In collaboration with Don C, a former manager for Kanye West and best man a his wedding to soon-to-be-ex-wife Kim Kardashian West, Foot Locker is launching All City by Just Don, a brand merging luxury fabrics and modern streetwear with a vintage aesthetic. The first collection will feature hoodies, T-shirts, mesh shorts and matching track pants and jackets.
The All City by Just Don fall 2021 collection drops at 10 a.m. ET on Wednesday, and features apparel ranging from $55 to $150. All pieces will be available in sizes S through XXL both online and at select Foot Locker locations across the U.S. and Canada.
To mark the drop, Don C and Foot Locker will host a series of creative summits in key markets across the U.S. and Canada including Chicago, New York, Toronto and Los Angeles.
“I’m excited to partner with Foot Locker in the creation of All City. Their proactive commitment to lifting up the Black community is something I wanted to be a part of,” Don C. said in a statement. “With everything I’ve ever created, my inspiration has been from the Chicago neighborhoods I grew up in. As a designer, I want to lead the conversation and push the boundaries where my story intersects with fashion, travel and the real people who inspire me every day.”
According to Foot Locker, nothing is more evergreen than partnering with a designer that has collaborated with Nike’s Jordan Brand. The Just Don X Jordan brands have delivered numerous iterations of the Air Jordan 2 in colorways such as “Beach” and “Arctic Orange.”
Don C, whose full name is Don Crawley, left the music world upon launching the Just Don brand in 2011. Crawley has drawn high praise from high places, including Louis Vuitton luminary Virgil Abloh, who earlier this year called him “the modern godfather of luxury of a new type, the fusion with the linage of sport,” in an Instagram post.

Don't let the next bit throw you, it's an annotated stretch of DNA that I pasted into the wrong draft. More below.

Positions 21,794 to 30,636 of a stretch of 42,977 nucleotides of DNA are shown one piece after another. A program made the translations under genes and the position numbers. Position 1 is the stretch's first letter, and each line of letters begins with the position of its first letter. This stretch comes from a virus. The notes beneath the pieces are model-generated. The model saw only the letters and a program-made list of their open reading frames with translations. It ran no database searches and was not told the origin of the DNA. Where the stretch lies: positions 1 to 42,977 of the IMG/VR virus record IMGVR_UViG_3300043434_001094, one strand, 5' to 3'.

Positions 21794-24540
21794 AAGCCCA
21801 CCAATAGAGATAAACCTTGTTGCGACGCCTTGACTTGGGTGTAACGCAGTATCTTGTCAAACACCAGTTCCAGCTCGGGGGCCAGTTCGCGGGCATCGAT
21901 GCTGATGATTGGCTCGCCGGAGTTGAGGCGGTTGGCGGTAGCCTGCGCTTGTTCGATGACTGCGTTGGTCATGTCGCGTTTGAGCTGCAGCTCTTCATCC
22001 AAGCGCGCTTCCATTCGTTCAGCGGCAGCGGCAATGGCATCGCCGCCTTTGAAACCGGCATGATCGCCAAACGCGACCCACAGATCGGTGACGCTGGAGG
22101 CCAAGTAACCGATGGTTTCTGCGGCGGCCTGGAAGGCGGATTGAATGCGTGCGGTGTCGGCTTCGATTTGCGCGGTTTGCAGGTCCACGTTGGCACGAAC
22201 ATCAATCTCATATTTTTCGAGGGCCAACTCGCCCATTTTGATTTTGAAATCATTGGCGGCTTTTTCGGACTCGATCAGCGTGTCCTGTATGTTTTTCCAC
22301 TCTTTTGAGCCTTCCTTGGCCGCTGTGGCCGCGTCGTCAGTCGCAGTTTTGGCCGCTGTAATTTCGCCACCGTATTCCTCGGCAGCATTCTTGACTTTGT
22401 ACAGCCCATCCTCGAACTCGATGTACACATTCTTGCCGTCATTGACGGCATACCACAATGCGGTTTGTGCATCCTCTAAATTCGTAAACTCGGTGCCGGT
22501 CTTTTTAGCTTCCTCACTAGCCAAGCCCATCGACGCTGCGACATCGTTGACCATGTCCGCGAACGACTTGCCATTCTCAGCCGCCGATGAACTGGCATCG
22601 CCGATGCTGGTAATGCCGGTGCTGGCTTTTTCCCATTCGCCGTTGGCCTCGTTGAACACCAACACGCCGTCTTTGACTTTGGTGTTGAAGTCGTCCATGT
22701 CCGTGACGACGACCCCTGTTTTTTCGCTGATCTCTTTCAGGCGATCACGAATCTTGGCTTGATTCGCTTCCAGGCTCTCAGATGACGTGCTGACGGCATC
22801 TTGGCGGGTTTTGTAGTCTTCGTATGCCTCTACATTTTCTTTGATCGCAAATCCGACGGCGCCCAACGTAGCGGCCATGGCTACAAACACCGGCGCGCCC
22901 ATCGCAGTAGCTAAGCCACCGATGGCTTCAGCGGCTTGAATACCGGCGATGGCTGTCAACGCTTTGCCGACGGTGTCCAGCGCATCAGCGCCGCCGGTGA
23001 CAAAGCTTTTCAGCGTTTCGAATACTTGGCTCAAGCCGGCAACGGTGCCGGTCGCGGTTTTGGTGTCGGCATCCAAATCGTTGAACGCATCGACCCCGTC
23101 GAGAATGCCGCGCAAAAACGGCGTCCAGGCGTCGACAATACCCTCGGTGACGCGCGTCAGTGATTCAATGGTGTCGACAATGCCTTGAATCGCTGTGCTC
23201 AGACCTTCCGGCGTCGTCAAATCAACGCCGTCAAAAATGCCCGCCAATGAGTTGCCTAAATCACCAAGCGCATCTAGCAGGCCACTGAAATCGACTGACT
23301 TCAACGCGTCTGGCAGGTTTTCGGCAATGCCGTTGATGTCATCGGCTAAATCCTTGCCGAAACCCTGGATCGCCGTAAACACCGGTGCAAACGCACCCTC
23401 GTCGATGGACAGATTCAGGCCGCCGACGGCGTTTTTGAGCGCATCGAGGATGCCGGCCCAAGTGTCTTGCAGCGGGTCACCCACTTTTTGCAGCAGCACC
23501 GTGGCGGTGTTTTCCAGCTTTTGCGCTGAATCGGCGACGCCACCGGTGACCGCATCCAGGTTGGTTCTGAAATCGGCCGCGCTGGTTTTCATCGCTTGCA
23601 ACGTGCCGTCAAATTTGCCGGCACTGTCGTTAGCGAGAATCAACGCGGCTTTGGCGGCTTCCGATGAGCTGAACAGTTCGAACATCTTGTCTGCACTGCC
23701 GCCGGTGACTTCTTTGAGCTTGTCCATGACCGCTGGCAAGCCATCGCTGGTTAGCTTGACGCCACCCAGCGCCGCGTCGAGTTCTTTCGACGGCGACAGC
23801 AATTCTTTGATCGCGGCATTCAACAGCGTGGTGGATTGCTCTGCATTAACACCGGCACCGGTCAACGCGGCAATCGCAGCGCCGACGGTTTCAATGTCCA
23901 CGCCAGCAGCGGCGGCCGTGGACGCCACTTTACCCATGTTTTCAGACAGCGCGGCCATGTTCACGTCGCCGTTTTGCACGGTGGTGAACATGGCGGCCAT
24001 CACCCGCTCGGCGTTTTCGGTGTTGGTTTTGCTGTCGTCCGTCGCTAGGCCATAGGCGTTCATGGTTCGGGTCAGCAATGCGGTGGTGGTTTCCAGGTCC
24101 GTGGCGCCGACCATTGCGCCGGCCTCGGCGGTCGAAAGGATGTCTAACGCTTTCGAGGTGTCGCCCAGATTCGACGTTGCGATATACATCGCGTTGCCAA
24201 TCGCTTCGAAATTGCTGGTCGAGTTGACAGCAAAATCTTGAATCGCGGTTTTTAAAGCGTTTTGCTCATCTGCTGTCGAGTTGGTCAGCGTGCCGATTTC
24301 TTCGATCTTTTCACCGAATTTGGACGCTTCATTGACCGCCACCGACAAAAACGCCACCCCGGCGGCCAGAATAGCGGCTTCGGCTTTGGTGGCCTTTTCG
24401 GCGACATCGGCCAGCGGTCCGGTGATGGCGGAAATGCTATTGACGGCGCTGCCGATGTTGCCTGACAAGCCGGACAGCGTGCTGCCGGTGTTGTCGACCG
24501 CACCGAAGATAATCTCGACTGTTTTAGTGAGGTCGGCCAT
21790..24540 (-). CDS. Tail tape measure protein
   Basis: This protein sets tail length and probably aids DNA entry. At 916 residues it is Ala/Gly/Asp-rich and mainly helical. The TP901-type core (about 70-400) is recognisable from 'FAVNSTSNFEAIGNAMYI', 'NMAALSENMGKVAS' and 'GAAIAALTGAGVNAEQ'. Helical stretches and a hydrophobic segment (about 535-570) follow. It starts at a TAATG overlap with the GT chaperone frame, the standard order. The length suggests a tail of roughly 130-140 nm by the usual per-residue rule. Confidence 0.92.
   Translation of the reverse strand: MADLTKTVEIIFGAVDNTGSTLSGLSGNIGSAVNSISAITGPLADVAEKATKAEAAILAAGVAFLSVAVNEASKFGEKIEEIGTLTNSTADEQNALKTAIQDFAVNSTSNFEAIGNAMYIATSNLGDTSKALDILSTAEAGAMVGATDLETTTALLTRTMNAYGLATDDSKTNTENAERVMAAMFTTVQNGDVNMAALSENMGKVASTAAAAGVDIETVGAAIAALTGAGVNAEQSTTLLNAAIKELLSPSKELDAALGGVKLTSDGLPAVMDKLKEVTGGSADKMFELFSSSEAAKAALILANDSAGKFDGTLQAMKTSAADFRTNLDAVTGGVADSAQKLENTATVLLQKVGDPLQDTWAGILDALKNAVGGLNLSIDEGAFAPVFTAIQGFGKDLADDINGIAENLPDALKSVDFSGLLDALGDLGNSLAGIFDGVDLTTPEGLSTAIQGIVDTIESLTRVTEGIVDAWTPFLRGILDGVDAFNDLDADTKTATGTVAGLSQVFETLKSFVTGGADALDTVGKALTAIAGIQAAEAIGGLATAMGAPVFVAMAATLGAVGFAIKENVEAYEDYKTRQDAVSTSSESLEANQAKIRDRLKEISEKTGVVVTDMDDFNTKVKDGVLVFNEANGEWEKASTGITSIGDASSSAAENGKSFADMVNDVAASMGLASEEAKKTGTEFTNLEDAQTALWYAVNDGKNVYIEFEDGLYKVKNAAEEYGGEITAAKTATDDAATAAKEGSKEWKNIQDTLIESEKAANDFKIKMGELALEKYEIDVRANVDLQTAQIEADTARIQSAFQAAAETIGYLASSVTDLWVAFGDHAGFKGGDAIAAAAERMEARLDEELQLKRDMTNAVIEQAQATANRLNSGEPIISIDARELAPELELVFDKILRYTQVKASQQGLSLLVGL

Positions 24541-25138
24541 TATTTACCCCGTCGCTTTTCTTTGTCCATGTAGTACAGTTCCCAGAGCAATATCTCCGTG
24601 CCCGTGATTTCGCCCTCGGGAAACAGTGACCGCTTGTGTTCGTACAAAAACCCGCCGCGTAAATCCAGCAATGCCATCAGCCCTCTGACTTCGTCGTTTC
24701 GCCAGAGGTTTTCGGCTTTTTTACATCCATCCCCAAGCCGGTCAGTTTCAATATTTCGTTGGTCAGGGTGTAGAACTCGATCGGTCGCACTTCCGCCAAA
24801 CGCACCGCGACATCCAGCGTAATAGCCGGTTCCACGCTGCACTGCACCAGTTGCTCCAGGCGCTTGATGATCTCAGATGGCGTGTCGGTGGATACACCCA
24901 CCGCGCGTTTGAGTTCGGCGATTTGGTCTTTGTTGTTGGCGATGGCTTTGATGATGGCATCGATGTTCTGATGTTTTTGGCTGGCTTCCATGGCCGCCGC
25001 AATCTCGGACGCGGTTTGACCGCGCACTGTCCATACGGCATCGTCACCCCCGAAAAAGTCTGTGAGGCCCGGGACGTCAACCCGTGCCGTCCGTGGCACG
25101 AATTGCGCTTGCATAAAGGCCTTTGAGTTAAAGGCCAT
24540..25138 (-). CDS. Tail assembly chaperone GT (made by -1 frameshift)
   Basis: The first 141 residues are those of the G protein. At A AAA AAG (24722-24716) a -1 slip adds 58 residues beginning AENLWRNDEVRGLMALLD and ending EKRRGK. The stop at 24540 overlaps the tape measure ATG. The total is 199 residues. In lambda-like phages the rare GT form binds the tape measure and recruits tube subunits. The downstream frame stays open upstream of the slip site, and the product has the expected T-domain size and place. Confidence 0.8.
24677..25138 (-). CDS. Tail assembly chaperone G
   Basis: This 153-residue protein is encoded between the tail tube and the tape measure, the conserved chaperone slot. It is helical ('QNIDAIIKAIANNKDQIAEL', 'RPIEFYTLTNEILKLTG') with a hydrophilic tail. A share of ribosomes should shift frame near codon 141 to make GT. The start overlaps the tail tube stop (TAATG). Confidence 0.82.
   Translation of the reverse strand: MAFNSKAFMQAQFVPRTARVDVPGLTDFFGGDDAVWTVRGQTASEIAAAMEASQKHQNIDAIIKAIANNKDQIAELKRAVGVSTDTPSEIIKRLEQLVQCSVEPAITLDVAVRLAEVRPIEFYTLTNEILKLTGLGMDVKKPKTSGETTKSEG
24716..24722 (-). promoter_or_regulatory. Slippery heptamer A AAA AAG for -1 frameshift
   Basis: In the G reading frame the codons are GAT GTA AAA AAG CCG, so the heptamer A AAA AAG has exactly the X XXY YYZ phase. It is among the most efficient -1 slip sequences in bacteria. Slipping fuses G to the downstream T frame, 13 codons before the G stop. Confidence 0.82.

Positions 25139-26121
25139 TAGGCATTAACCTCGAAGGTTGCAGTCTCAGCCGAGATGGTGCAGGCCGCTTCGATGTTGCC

Bryon Milburn, senior vice president and general manager of Foot Locker, also gave a big stamp of approval in his official statement on the collaboration.
“Like Foot Locker, Don C is deeply committed to the young, diverse communities we serve,” Milburn said. “He is at the forefront of modern culture and fashion, and by lending his taste, care and craft to the All City by Just Don line at Foot Locker, we’re able to further connect to the next generation of streetwear enthusiasts.”
The streetwear market, while overlapping significantly with the sneaker sector, is an area of interest for Foot Locker and presents a significant revenue opportunity as it continues to expand into the category. The retailer already made two huge moves earlier this year in shelling out $1.1 billion to acquire Japanese streetwear and sneaker retailer Atmos and southwestern U.S.-based footwear seller WWS, both in an effort to reel in and understand newer demographics that were underrepresented across Foot Locker customers.
Over the past year, Foot Locker has been building cachet by teaming up with emerging streetwear designers, even debuting some in the Compton, Calif. store the retailer opened last year. One lucky brand that launched in the location, Viva La Bonita, even secured a national deal with Foot Locker after the debut. The company recently brought aboard Melody Ehsani as the creative director of its global women’s business over the summer, showing that the evolution isn’t coming through just via partnerships, but within the internal culture.
And just last month, the retailer unveiled a new private brand called LCKR by Foot Locker, which will serve as an elevated basics line that further diversifies the company’s apparel offering.
More retailers and brands are embracing streetwear, illustrating the category’s growth. With VF Corp. acquiring Supreme for a price tag of $2.1 billion last year, it’s evident that big-name companies will pay good money for brands that can connect with these consumers. Sneaker and streetwear resale marketplace Goat, a company with backing from Foot Locker, led a recent $60 million funding of its own for community-driven streetwear and apparel marketplace Grailed, which recently shut down its women’s resale offshoot, Heroine, WWD reported.
The community aspect inherent to the sneaker and streetwear culture is not lost on Foot Locker, which is also striving to increase its social impact beyond its retail successes. In June 2020, Foot Locker announced a $200 million five-year commitment to support the Black community and Black-owned businesses through economic development and education.